MARCH 2017



The anxiety of choosing a master’s programme heightens when you start thinking about what you could do with the degree you acquire. When I started to research the various career opportunities after I finish my master in European Studies, I must admit that I became even more worried about what would await me after university. Do I go into policy-making, turn to the communications field, apply for internships or go straight for junior positions? Should I restrict myself to Brussels? What about a career in academia? These are just a snapshot of the questions that raced through my mind and terrified me.

However, after going on a field trip to Brussels a couple of weeks ago as part of the programme, I was relieved of my career prospects’ anxiety. The alumni we got the chance to meet with represented a colourful and wide variety of fields, from research institutes and communications representatives to NATO employees. And while they had different backgrounds and provided different insights on how to start a career after completing your master - some began with internships to gain extra knowledge in the field they wanted to specialise in, others took up entry-level positions - they all gave one common advice, and that was to push as much and as hard as you can for what you aspire to become and not to get discouraged by the first hurdle you encounter. 

This advice will certainly serve as my personal guiding map to approaching the future. When I am applying for the next internship or entry-level position, I will not be the slightest discouraged by whatever setbacks, because the knowledge, experience and confidence that I have built throughout this year are my key to success.


It’s great to be a fervent art lover, enthused debater or bookworm, but what about your career perspectives? In what way does the Faculty prepare you for the challenges of the labour market?

Emilie Sitzia, associate professor at the Department of Literature & Art and the programme director of the Master Arts and Heritage, explains: “The overarching theme of our programme is that we deliver reflective practitioners, i.e. good academics that can apply professional skills and professionals that can think academically about their practice. To that end, the academic content in the first semester has been integrated with a complete professional track in policy, marketing and management. In the second semester, students either go on an internship or choose an elective. Our internships are thesis-related and are in high demand, which is not surprising because students can choose between over 250 museums, galleries, institutions etc. from every continent in the world, including some very famous ones like Sotheby’s, UNESCO or Guggenheim Museum. The elective programme is now being merged into three tracks, Art & Audiences, Culture & Economics and Heritage & Society. This makes for clearer profiles, which helps students picture themselves in a particular job and helps manage expectations of future employers.”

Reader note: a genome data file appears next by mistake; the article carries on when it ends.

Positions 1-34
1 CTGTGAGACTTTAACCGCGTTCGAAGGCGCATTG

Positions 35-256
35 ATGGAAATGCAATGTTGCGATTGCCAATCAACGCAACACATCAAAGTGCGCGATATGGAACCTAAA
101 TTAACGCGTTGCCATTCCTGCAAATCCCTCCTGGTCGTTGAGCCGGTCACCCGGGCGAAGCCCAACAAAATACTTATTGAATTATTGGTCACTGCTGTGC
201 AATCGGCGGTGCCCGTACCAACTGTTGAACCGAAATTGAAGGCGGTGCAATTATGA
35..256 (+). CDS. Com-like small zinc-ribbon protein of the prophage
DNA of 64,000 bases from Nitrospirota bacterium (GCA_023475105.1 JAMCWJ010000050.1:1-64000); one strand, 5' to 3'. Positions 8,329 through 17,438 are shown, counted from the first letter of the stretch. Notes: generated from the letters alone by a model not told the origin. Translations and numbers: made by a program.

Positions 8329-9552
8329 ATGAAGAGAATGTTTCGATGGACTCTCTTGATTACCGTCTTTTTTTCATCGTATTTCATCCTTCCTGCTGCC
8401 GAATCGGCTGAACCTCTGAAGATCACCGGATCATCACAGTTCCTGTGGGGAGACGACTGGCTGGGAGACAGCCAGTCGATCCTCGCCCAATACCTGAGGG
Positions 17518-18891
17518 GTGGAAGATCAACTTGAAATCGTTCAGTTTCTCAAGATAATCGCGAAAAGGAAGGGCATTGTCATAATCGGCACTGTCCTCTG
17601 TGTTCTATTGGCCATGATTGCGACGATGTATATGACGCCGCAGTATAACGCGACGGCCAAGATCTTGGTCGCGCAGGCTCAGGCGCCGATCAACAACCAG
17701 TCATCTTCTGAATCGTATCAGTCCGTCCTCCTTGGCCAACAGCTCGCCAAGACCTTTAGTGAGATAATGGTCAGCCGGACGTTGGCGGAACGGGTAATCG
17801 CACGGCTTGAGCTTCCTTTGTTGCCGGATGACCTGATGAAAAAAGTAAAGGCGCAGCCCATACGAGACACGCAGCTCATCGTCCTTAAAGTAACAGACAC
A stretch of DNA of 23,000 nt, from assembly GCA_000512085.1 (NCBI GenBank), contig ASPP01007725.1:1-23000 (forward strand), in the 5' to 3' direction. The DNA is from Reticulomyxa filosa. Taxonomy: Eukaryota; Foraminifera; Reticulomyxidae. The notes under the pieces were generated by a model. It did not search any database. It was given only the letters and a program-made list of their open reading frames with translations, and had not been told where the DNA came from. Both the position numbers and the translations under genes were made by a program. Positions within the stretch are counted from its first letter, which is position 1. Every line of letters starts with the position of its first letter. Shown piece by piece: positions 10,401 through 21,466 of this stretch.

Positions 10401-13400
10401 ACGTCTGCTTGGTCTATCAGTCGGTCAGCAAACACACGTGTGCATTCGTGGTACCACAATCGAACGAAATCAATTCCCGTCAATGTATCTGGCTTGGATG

The European Public Affairs master’s programme, where Karolina Pomorska – an alumna herself – is an assistant professor and the programme director, is by all means practice-oriented. “We pay a lot of attention to practical skills like lobby pitches and presentations. In fact, we have quite a reputation to uphold in ‘Brussels’ for our graduates’ aptitude in this area. The link to the labour market is deeply ingrained in our academic content, partly due to our cooperation with the European Institute of Public Administration (EIPA). Furthermore, many of our guest lecturers are practitioners like officials from European institutions, lobbyists or spokespersons who give our students valuable insights into possible career paths and what to expect. Each year we go on a 3-day trip to Brussels where we have a full programme with our alumni and various high-placed officials and entrepreneurs. This has also led to two interesting new initiatives which we will kick off before the summer. The first is a ‘Lobby Clinic’ at our university campus in Brussels for current students and alumni and the second is a series of ‘Meet a Lobbyist’, also in Brussels, focussing on important current themes. I’m proud to say that the employment rate of our students is very high.”